12/05/2022 - 15:25

BHP to boost indigenous spend

12/05/2022 - 15:25

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BHP has signed a $9.2 million contract with Aboriginal business Karlka FenceWright and pledged to more than double its annual spending with the sector.

BHP to boost indigenous spend
Brandon Craig with Victor Parker, whose art will feature on fence panels.

BHP has signed a $9.2 million contract with Aboriginal business Karlka FenceWright and pledged to more than double its annual spending with the sector.

The Karlka FenceWright contract will see five kilometres of fencing panels fabricated locally and installed across BHP’s six residential villages around Newman.

Up to 80 people will be employed on the project, with a target to employ Indigenous people in at least 15 per cent of these roles.

Karlka FenceWright is a wholly owned subsidiary of Karlka Nyiyaparli Aboriginal Corporation, which represents the Nyiyaparli traditional owners in the east Pilbara.

It is one of 70 Indigenous vendors registered with BHP.

The company said its WA iron ore business was targeting a total direct Indigenous procurement spend of $137 million this financial year.

BHP said this spend was expected to more than double by 2023-24 to more than $300 million a year.

It has announced the new target shortly after rival iron more miner Rio Tinto disclosed that it spent $300 million with 64 Indigenous businesses in Western Australia in 2021.

This was up 34 per cent on the prior year and included work in construction, facilities management, civil and earthworks, advertising and marketing, transport, training, catering, equipment supply, cultural services, port services and medical services.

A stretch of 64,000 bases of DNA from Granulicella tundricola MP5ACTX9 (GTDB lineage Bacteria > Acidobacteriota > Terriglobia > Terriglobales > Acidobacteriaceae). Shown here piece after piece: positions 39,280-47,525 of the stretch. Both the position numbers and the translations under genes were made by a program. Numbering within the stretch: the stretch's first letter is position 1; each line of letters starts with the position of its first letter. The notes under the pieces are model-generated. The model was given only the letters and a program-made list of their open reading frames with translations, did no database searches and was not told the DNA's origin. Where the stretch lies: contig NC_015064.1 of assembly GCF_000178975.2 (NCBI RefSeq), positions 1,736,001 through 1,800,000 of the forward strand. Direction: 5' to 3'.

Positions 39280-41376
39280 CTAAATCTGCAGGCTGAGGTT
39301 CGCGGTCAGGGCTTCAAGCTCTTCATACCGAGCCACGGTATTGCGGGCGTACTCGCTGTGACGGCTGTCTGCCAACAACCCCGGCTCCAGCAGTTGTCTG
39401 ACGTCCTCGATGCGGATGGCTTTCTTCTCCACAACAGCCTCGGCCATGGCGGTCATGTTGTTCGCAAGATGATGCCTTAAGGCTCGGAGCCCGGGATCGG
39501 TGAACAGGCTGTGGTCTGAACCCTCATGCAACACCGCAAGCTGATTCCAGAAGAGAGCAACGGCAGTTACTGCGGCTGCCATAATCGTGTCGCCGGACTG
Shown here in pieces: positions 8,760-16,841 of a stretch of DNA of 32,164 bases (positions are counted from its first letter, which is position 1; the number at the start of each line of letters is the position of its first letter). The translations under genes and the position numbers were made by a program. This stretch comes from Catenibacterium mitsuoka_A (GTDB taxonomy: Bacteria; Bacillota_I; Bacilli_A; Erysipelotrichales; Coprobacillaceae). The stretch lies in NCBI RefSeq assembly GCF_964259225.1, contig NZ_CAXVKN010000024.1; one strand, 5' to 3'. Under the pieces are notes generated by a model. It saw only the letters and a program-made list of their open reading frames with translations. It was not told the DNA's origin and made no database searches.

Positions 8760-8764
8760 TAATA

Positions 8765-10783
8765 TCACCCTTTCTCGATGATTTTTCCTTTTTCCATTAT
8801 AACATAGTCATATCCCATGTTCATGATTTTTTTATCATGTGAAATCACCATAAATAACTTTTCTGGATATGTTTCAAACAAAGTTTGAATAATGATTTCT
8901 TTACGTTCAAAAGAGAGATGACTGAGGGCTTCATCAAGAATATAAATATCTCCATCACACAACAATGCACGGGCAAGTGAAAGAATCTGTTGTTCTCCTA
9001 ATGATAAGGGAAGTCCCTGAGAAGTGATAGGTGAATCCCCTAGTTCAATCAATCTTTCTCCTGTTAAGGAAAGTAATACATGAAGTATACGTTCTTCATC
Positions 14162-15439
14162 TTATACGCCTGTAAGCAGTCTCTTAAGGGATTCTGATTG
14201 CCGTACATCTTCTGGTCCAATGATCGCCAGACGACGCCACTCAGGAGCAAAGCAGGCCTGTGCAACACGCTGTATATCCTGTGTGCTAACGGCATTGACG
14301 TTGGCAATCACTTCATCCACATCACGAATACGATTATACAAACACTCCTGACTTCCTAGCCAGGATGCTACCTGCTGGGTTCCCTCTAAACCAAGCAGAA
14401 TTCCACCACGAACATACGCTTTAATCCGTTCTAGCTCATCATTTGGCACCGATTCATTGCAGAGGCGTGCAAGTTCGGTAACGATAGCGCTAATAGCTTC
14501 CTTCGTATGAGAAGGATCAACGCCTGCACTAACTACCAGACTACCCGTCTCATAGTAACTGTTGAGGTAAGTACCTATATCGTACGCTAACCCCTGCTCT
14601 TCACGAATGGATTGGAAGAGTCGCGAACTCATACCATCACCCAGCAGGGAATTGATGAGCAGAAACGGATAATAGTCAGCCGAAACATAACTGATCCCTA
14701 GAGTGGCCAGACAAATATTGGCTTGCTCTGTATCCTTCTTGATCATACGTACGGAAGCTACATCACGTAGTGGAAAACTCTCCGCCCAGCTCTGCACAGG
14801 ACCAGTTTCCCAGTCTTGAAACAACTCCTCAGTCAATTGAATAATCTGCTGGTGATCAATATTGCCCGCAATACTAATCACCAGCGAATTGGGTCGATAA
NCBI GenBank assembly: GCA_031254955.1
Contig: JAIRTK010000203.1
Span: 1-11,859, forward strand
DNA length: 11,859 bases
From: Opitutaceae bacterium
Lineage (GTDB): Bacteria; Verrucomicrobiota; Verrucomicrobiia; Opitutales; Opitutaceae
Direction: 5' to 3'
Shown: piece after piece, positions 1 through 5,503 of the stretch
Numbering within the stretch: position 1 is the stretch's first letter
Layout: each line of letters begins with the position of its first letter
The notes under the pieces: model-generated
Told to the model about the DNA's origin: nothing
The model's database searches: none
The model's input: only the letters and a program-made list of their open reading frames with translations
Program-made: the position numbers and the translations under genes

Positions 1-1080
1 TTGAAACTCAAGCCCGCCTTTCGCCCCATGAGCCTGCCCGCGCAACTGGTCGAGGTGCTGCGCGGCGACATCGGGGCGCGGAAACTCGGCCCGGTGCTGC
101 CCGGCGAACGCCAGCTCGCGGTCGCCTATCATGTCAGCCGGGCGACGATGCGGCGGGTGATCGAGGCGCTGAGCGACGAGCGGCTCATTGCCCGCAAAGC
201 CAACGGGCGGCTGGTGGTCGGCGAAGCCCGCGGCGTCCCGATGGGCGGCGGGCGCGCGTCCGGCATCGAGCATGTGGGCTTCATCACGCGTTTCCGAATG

Speaking at a contract signing in Newman, BHP’s asset president WA iron ore Brandon Craig expanded on the company’s plans.

BHP wants to do much more to build sustainable, profitable and enduring partnerships with Indigenous businesses across our operations, and we are working hard at all levels of BHP to make this happen,” he said.

“Our partnership with Karlka FenceWright and the Nyiyaparli people, which we are celebrating today, is just one of many wonderful partnerships that we hope to build upon into the future.

“Contracts like this support the growth of Indigenous enterprise and innovation and create new opportunities for those businesses to support their own communities – something Indigenous business does best.”

BHP said other Aboriginal businesses it has recently contracted include Kingkira, for road sweeping services, and Ngurrura, to recover crushed ore material.

It has also extended a long-term partnership with North West Alliance, a Palyku joint venture business, servicing waste management across the Pilbara operations.

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